A while back when I had my Serro Scotty Hilander, vintage 2010, I decided the fall after it was built that I’d pull off the Chinese made bias play tires that were on it. I had read online so many issues with “China Bombs” as most Chinese built trailer tires were called, that I felt for peace of mind that I’d invest money into the best tire I could find. The tire that came on it from the factory was an H188ST bias ply by Tredit Tire…made in China.
Most RV manufacturers like to put as little money into components as they can to help keep production costs down, which I think we all understand, albeit a hard pill to swallow as consumers. Once I started reading several RV forums about tires and blowouts, I soon found that I was educating myself pretty well. I decided one night to inspect the tires on my Scotty and noticed on one side wall there was a nick. That was enough of a red flag for me to get more serious about getting a new set of tires for my 3 month old trailer. That is, GOOD tires. After a good week scouring the internet, the consensus was two choices: Goodyear Marathons (the ones made in America – not China), and Maxxis. Although Maxxis is made in Thailand, they had an excellent reputation in the industry and did their job: they didn’t blow out. This was about the time that Goodyear sent production of their Marathons over to China, and reports were already online of Chinese Marathon failures (blowouts) in some cases with just a couple thousand miles logged on the tires. I went with the Maxxis, and it was an excellent (and only) choice I could’ve made. The Scotty tracked much better behind my truck than it ever did with the bias ply tires. I had those Maxxis on it some 4+ years with no signs of wear when I sold it in 2015. I was sold on Maxxis and highly recommended anyone searching for a replacement trailer tire to make Maxxis their choice with confidence. And I still feel that way today.
However, I might need to make room for another tire that fits that confidence level. Recently Goodyear Tire has introduced a second trailer tire to go alongside their Marathon called the Endurance. The Endurance is a much more stout tire in comparison to the Marathon, as its load range are only D and E to handle heavier loads. Some of the features of the Endurance include:
- An optimized tread depth and decoupling groove, which help it remain cool while towing heavy loads;
- Rugged fabric-steel construction, which offers improved durability and carrying capacity while remaining compatible with tire pressure monitoring systems and typical tire inflation stations;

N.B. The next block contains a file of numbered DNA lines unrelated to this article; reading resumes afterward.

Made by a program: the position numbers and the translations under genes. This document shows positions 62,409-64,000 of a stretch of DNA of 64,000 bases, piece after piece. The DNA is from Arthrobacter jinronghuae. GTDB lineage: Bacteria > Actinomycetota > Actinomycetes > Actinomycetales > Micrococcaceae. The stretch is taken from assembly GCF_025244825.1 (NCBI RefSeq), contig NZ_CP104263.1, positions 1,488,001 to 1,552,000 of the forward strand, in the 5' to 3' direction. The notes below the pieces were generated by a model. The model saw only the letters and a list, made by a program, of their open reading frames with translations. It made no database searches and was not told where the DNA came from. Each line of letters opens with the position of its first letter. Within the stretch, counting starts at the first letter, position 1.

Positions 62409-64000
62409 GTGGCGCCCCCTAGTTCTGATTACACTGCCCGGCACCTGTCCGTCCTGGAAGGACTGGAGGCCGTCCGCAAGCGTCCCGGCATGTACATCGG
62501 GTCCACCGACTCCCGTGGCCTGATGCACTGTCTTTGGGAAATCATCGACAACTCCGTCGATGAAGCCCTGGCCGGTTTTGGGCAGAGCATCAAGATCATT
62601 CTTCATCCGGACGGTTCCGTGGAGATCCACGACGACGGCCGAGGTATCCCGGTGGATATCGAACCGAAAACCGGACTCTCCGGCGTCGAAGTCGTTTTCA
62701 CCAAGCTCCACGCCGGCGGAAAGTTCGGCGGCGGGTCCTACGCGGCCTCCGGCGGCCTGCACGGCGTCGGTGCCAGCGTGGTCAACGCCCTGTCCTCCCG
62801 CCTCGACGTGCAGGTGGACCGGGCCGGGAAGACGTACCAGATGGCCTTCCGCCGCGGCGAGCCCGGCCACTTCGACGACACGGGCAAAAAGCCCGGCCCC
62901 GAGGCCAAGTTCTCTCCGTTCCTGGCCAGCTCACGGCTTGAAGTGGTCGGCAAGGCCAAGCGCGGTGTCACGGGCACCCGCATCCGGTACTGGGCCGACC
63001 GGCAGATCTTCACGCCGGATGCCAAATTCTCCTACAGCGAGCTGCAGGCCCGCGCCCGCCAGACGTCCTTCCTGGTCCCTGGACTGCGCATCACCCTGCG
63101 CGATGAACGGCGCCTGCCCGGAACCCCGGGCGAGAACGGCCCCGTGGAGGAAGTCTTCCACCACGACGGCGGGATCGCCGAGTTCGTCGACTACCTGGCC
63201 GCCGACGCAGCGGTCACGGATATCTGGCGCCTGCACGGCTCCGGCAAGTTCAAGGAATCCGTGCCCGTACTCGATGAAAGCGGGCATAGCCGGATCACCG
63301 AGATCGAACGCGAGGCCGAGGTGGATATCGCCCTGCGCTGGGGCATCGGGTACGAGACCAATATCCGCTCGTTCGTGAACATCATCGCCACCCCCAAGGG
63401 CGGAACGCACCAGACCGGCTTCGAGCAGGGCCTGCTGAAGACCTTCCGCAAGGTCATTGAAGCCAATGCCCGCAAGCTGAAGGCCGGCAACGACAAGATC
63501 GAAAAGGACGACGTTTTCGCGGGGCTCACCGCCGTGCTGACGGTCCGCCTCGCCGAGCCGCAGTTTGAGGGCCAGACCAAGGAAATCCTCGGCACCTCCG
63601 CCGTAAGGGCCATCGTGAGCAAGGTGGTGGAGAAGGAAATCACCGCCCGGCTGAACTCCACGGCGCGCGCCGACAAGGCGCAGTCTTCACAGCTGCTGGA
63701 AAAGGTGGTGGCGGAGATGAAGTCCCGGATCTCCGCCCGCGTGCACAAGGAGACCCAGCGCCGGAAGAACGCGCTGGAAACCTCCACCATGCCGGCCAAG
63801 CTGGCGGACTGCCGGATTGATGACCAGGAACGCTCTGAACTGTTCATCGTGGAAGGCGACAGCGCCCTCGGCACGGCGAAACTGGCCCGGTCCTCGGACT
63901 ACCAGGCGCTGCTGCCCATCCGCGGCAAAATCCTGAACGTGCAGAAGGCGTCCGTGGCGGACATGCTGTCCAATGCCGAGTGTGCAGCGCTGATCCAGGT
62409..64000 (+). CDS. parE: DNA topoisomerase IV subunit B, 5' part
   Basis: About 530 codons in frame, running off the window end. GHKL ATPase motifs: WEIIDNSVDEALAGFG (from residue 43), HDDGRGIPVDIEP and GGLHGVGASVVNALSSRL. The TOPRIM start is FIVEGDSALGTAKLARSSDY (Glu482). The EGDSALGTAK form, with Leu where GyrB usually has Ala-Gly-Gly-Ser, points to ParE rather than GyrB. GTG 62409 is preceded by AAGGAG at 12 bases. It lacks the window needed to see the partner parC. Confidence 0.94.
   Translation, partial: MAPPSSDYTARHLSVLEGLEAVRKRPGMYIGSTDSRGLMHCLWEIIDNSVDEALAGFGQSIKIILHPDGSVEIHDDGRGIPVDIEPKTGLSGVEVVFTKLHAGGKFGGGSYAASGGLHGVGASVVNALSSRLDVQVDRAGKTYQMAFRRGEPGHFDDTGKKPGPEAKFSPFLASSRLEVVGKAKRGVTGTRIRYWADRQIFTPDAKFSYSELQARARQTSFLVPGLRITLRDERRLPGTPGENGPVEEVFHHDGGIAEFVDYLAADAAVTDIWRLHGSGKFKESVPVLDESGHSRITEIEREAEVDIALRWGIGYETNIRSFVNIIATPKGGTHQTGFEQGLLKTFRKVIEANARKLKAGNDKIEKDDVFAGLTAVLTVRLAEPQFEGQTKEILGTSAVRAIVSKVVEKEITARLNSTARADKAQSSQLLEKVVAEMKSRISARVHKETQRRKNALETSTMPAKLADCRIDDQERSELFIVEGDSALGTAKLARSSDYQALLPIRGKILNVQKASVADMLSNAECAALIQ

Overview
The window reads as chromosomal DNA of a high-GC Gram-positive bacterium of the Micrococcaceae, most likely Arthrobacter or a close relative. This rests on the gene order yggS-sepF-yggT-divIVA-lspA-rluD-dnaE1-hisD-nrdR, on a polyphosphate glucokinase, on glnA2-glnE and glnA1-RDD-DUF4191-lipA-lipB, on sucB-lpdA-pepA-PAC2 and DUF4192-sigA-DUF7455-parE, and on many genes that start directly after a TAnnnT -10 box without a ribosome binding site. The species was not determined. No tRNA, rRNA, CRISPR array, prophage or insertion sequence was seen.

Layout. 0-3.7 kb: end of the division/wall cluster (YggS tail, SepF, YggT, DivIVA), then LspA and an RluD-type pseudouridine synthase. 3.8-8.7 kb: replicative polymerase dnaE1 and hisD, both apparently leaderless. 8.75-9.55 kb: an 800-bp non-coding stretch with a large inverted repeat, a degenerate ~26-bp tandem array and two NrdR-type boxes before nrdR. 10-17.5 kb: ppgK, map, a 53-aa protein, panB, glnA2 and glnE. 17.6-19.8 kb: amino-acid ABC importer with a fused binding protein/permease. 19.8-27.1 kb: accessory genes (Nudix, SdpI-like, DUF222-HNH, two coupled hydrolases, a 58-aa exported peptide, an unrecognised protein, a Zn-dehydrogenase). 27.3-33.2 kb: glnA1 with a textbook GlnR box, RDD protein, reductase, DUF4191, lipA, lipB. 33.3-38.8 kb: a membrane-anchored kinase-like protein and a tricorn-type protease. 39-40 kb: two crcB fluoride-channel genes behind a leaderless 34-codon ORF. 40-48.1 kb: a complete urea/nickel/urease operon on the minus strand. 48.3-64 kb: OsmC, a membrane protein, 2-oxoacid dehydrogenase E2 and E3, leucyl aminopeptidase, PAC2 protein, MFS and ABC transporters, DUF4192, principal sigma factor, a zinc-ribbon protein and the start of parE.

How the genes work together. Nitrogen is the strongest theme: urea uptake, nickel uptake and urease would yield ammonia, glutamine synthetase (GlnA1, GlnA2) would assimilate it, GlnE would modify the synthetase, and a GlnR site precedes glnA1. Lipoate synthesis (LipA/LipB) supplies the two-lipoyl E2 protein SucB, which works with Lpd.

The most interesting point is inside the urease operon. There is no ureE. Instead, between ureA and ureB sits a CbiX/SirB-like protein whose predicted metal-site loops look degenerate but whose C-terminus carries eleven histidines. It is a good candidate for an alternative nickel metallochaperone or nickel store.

- A specialized inner liner, which minimizes air loss in trailer applications; and
- A scuff guard, which helps protect sidewalls.
One big reason for the confidence that consumers should look forward to is that the Endurance is built right here in the United States. For years, RV owners have chastised…and rightly so…tire manufacturers for sending production overseas where it is felt quality control is lacking, thus causing the many tire failures that foreign made tires are noted for. But the Endurance will be made in the U.S., which should bring some comfort to the majority of RV owners who are savvy about their tires. Jayco has already announced that all of its products will leave the factory on Goodyear Endurance tires, so the industry is starting to listen to what consumers have been wanting for quite some time: an American made tire on their RV instead of something that they’ll need to replace in a couple of thousand miles.
For those reading who think a tire is just a tire, look at it this way. Most of your small trailers that I cover on this page are going to be single axle trailers. It’s even more critical for owners of single axle trailers to have the most reliable tire on their trailer that money can buy. Why? In the even of a blowout, a single axle trailer can put you in a compromising position especially if on the highway at highway speeds. However if your trailer is on a twin axle and have a blowout, you still have three tires on the ground, and instability will be less of a factor than a blowout on a single axle trailer, leaving you with just one tire on the highway at highway speeds. That’s why tire safety is one of my biggest “causes” I like to preach. It’s worth spending an extra $200 or so to have an excellent set of radial trailer tires on your trailer. After all, the trailer that’s sitting on top of your tires is in the thousands of dollars, so isn’t a cheap investment in a quality tire that you can reduce the risk of catastrophic failure worth it? It’s a cheap insurance policy and smart money spent. So when looking at new tires, do your research, ask questions, and make a good educated decision. Hopefully after reading this you know what my choice would be, but with the Endurance now on the market, you know what my choiceS would be.
To read up on sizes and specs of the Goodyear Endurance, visit the Tire Rack website at: https://www.tirerack.com/tires/tires.jsp?tireMake=Goodyear&tireModel=Endurance